Daniel Izzo, CEO of market maker GHCO, has claimed inflows into fixed income ETFs are “inevitable” due to the wrapper’s superior structure.
Speaking to Andrea Murray, head of business development at Blackwater Search & Advisory, for the firm’s Be in the Know series, Izzo said there are clear signs of ETF adoption on both sides of the Atlantic as investors start to recognise the advantages of the structure.
Highlighting this, fixed income mutual funds in Europe have seen €122bn outflows so far this year, as at the end of July, according to data from Bloomberg Intelligence, while bond ETFs have seen €17bn inflows over the same period. The huge diversion in flows comes two years after fixed income ETFs went through their biggest stress test during the sell-off in March 2020.
When liquidity in the underlying market dried up, ETFs started trading at all-time high discounts to net asset value (NAV) but this simply highlighted how the wrapper can become a price discovery tool during periods of market stress.
During this period, the iShares $ Corp Bond UCITS ETF (LQDE) traded 1,000 times on12 March 2020 while its underlying securities changed hands just 37 times, according to data from BlackRock.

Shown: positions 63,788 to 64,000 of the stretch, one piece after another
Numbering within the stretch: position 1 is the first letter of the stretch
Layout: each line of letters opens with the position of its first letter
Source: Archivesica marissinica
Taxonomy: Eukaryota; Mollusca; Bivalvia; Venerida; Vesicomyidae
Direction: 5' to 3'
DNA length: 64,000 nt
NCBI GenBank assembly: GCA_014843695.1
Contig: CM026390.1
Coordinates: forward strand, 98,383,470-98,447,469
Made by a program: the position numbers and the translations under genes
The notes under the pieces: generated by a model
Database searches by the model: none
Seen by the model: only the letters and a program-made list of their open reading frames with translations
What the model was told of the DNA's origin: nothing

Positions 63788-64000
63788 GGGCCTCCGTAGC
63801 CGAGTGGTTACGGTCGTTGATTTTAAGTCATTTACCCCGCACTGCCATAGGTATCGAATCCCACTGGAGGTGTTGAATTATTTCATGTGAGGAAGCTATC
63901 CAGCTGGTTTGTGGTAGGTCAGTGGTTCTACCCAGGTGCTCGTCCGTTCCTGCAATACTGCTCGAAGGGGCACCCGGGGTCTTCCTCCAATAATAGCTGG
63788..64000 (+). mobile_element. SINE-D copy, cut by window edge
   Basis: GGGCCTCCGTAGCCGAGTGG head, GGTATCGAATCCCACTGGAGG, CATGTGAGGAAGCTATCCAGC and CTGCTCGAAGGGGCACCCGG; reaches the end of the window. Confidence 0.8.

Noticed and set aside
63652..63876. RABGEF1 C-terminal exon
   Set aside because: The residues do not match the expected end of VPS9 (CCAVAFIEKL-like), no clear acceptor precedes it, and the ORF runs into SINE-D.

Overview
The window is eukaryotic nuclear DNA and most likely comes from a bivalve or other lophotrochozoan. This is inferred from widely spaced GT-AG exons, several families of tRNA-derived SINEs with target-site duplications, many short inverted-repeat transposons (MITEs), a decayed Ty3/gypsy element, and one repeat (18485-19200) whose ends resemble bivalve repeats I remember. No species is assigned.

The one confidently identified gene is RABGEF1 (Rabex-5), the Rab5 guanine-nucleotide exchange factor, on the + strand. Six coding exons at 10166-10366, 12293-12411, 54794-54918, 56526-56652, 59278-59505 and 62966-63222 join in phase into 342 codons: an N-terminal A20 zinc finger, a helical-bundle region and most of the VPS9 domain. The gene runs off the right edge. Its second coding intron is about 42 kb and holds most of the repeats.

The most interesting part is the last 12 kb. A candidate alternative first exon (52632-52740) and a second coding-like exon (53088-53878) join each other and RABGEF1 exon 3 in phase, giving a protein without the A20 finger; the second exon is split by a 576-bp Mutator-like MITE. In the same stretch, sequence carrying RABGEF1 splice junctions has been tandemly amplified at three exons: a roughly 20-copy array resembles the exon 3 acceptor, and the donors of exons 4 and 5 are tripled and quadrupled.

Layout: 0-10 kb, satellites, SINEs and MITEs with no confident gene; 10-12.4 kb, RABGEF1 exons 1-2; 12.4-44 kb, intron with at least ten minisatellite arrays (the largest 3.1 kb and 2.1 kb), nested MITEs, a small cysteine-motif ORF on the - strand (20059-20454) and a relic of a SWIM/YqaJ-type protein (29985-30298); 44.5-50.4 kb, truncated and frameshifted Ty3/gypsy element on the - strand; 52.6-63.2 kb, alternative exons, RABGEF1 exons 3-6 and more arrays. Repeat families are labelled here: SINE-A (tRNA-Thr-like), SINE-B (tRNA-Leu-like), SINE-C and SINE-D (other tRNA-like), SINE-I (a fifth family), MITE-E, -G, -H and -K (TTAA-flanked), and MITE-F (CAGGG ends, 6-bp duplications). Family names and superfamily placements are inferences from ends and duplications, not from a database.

“The growth of fixed income ETFs is inevitable,” Izzo stressed. “ETFs are a better instrument and fund structure. It is a question of time and adoption. Assets will migrate into ETFs rather than sit in what are otherwise outdated, inefficient and unproductive fund structures.”
Despite the challenging market environment for certain parts of fixed income – largely thanks to high inflation and rising rates – investors are using ETFs to be more specific with their allocations. This has been particularly prevalent in the US Treasury market.
For example, the iShares $ Treasury Bond 3-7yr UCITS ETF has seen $3.4bn inflows so far this year, as at 22 September, according to data from ETFLogic, while investors have piled $3.7bn into the iShares $ Treasury Bond 7-10yr UCITS ETF.
“The current interest rate environment has created a challenge for all fixed income,” Izzo continued.
“The asset class has historically never performed badly for many market participants and we are going through an interest rate-driven headwind. Despite this, we still see inflows into fixed income ETFs.”
This article first appeared in ETF Insider, ETF Stream's monthly ETF magazine for professional investors in Europe. To access the full issue, click here.